viceroyalty


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vice·roy·al·ty

 (vīs′roi′əl-tē, vīs-roi′-)
n. pl. vice·roy·al·ties
1. The office, authority, or term of service of a viceroy.
2. A district or province governed by a viceroy.

viceroyalty

(ˌvaɪsˈrɔɪəltɪ)
n, pl -ties
1. (Government, Politics & Diplomacy) the office, authority, or dignity of a viceroy
2. (Government, Politics & Diplomacy) the domain governed by a viceroy
3. (Government, Politics & Diplomacy) the term of office of a viceroy

vice•roy•al•ty

(vaɪsˈrɔɪ əl ti, ˈvaɪsˌrɔɪ-)

also vice•roy•ship

(ˈvaɪs rɔɪˌʃɪp)

n., pl. -al•ties also -ships.
the position, office, or period of office of a viceroy.
[1695–1705; compare French vice-royauté]
ThesaurusAntonymsRelated WordsSynonymsLegend:
Noun1.viceroyalty - a district or province governed by a viceroy
jurisdiction - in law; the territory within which power can be exercised
Translations

viceroyalty

[ˈvaɪsˈrɔɪəltɪ] Nvirreinato m
References in classic literature ?
But when Aramis had presented that peace to her in a true light -- that is to say, with all its advantages; when he had pointed out to her, in exchange for the precarious and contested royalty of Paris, the viceroyalty of Font-de-l'Arche, in other words, of all Normandy; when he had rung in her ears the five hundred thousand francs promised by the cardinal; when he had dazzled her eyes with the honor bestowed on her by the king in holding her child at the baptismal font, Madame de Longueville contended no longer, except as is the custom with pretty women to contend, and defended herself only to surrender at last.
From the close relationship between Mexico and the Philippines during the viceroyalty period, Chacon, currently a member of the National System of Art Creators of the Fonca or National Fund for Culture and Arts of Mexico, expresses in two large-format canvases emblematic events of two ports: Acapulco and Manila.
Curzon caustically commented that the Viceroy was "only a transient phantom in India" and to further water down the description of viceroyalty by Lord Minto as "an unnatural atmosphere of holy awe that surrounds his person creating an unnatural gene", a civil servant Sir Michael Edwardes lampooned it as a combination of "the irresponsibility of the great Mughal with the infallibility of the Pope".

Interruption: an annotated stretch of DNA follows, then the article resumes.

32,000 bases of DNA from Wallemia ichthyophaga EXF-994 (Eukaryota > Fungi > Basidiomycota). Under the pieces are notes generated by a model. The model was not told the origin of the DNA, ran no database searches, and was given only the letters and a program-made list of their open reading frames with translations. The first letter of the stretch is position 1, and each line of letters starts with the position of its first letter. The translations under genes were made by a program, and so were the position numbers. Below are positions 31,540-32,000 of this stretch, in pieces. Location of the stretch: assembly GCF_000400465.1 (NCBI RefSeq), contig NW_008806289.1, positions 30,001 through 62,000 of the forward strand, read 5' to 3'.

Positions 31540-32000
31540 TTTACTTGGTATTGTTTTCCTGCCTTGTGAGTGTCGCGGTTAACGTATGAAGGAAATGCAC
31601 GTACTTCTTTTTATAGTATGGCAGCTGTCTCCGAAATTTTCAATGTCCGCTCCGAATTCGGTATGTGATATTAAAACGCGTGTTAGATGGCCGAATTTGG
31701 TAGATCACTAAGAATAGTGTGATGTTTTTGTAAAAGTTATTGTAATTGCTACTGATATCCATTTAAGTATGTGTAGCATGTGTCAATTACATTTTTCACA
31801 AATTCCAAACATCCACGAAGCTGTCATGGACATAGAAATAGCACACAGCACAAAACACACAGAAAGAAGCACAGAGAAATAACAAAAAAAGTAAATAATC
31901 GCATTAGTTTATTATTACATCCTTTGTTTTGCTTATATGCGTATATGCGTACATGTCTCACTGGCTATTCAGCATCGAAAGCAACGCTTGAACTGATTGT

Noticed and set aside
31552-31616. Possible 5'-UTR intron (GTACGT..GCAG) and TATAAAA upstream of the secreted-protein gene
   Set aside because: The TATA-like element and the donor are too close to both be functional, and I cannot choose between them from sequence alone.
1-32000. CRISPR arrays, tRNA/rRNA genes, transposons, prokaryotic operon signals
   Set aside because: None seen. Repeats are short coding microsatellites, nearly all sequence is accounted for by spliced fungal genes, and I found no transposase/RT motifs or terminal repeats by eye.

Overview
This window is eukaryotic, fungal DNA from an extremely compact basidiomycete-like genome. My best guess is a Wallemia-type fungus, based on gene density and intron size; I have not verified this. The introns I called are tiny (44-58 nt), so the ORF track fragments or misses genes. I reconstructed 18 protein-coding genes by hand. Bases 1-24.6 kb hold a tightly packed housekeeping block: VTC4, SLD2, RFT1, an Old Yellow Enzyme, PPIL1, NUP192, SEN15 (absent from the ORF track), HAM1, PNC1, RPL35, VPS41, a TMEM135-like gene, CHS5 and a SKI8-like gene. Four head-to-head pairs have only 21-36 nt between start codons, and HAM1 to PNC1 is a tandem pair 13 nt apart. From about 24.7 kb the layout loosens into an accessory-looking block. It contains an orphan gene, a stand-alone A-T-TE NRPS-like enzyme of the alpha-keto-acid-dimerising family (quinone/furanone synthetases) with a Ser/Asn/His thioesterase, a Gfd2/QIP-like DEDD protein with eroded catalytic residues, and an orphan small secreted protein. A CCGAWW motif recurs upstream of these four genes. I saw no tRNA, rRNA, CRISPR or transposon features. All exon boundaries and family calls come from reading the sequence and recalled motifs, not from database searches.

For example, the author refers to the establishment of the inquisitorial tribunal at Cartagena de Indias in 1610 as connected to its status as the capital of the Viceroyalty of New Granada, which was not established until the eighteenth century.
Curiously at odds with the book's title, this claim is central to the author's study of change and stasis in the place that would become Mexico City, the administrative center of the Viceroyalty of New Spain.
She discusses theater of the disturbances, pre-dating the Tumult, a viceroy in a age of decline, the two heads of the viceroyalty, storming the viceregal palace, the day after, tools of control from the metropolitan court, from the inspection to the general pardon, and metropolitan dAaAaAeA?
Until the creation of the Viceroyalty of the Rio de la Plata, the economy had its epicentre north of the La Plata river.
First of all, we consider Portugal, which was incorporated into the Spanish Monarchy as a New Kingdom at the end of the 16th century and lost in the 17th century; secondly, the Viceroyalty of New Spain, where mestizo idiosyncratic elements were very important in the 18th century; and finally, the Crown of Aragon, the identity elements of which were eliminated after the War of the Spanish Succession.
These are not the first exhibitions at the Met, or the United States, to feature Mexican art of the viceregal period (1521-1821), when what we today know as Mexico formed part of the Viceroyalty of New Spain, one of the American possessions of the Crown of Castile.
It was a decisive step toward establishing the independence of the Viceroyalty of New Granada, an area containing what is now Ecuador, Colombia, Venezuela, and Panama.
Through her cross-dressing protagonist, Boullosa establishes a profound questioning of the intensely hierarchical social castes created by New Spain's obsession with social status via dress and limpieza de sangre during the earlier years of the Viceroyalty (1521-1821).
22) It is only in this way that we can begin to ask questions about how humanist culture was produced, consumed and spread within the city, the Viceroyalty and globally.